There is a small hotel there, but I and other journalists who are staked out in front of that hotel 24/7 - and saw no signs of him inside. There was nobody, for example, bringing food inside to suggest anybody was holed up in there. He's certainly not in the duty-free looking for some bargains on alcohol and perfume.


RADIA: And he's not in the cafes anywhere because we've checked there, as well. There is one possible area that he could be in, the Novotel Hotel that's just off the airport grounds and has been dubbed the prison hotel by some reviewers on Trip Advisor. It's a place where people with no visa, just like Snowden, with long layovers can book a room for the night.

But it's called the prison hotel because police escort you from the plane to the hotel room, and you are basically locked in there. You can't legally leave your room. You can walk in the hallway a bit, but that's it, until it's time for your flight, then they take you back. So that could be one place he could hiding away from the prying eyes of the press in some amounts of comfort.

HOBSON: Kirit Radia, ABC News Moscow correspondent, thank you so much.

RADIA: Thank you.

HOBSON: And now let's turn to Peter Galbraith, who's a former ambassador to Croatia, and Ambassador Galbraith, what do you make of this diplomatic mess that has ensued? I see that the Bolivians have filed a complaint with the United Nations about what happened over the skies of Europe. What's going on here?

PETER GALBRAITH: The first point would suggest how difficult it is going to be for Mr. Snowden to get out of Moscow. While nobody has owned up to closing their airspace to the Bolivian president's plane, the fact is the airspace was closed, and the plane was forced to land and apparently searched in Vienna. And I think that is the risk he would face if he got on anybody else's plane. So I think he's likely to be in Moscow for a long period of time.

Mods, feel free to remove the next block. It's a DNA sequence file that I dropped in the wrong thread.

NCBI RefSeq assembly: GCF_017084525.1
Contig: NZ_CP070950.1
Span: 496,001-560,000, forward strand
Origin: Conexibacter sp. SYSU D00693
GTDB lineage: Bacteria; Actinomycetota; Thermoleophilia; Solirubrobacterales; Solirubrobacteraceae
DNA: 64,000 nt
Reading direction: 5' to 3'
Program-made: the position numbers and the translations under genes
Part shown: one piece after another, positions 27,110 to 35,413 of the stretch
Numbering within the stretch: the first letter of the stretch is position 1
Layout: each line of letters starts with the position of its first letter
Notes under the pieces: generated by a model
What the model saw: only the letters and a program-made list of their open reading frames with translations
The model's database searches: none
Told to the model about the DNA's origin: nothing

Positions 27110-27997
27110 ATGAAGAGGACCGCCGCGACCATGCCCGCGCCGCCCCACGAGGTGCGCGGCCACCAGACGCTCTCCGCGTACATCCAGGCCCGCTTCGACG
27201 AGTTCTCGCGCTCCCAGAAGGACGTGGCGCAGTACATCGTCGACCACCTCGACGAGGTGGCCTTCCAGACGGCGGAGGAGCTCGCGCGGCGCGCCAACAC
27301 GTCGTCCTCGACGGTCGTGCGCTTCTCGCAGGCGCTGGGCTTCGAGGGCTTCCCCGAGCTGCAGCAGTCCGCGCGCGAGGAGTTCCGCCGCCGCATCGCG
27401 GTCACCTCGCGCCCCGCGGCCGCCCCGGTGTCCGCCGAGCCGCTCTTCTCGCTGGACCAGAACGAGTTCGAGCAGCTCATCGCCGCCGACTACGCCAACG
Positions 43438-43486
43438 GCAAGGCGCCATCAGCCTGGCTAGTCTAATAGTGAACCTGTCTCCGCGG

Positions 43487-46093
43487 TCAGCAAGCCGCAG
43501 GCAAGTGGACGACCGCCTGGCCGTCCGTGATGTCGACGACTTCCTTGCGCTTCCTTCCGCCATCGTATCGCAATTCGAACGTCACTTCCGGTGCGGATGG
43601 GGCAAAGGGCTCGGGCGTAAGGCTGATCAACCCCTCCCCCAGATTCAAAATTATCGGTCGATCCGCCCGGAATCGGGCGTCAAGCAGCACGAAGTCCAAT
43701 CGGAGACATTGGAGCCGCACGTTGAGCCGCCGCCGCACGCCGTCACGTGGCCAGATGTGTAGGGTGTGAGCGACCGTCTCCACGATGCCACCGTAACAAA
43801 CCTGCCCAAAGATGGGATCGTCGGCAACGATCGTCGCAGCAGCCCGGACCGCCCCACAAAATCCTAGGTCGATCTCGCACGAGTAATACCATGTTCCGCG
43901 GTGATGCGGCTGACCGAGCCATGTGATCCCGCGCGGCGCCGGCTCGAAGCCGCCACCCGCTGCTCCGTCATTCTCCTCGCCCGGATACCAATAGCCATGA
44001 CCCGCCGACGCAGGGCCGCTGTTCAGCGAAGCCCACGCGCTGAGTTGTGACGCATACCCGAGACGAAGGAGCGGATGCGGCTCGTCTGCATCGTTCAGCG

HOBSON: But obviously these European countries that forced this plane to land or said don't come over our airspace have a lot on the line here. Can you just give a sense of what's at stake for them?

GALBRAITH: There's no advantage to them to helping Snowden, but there would be an advantage to helping the United States. this is an easy one to be helping the United States, and I think that's in the calculation of a number of these countries, including Russia, where Putin has said we don't want Snowden to be continuing his anti-American activity.

HOBSON: Although he's not going into the airport and kicking him out.

GALBRAITH: No, he's not doing that. He says, I haven't investigated this myself, that Russia does not practice extradition, although I suppose they could simply expel Snowden, and he'd probably bounce around and ultimately could end up back in the United States. Certainly it's looking very difficult for Snowden to find a comfortable place of exile.

HOBSON: What about these countries that have been very openly sympathetic to Snowden, like Venezuela? Why wouldn't they help him out? I mean, obviously it seemed like a possibility that the new president there, Nicolás Maduro, could have just put Snowden on his plane.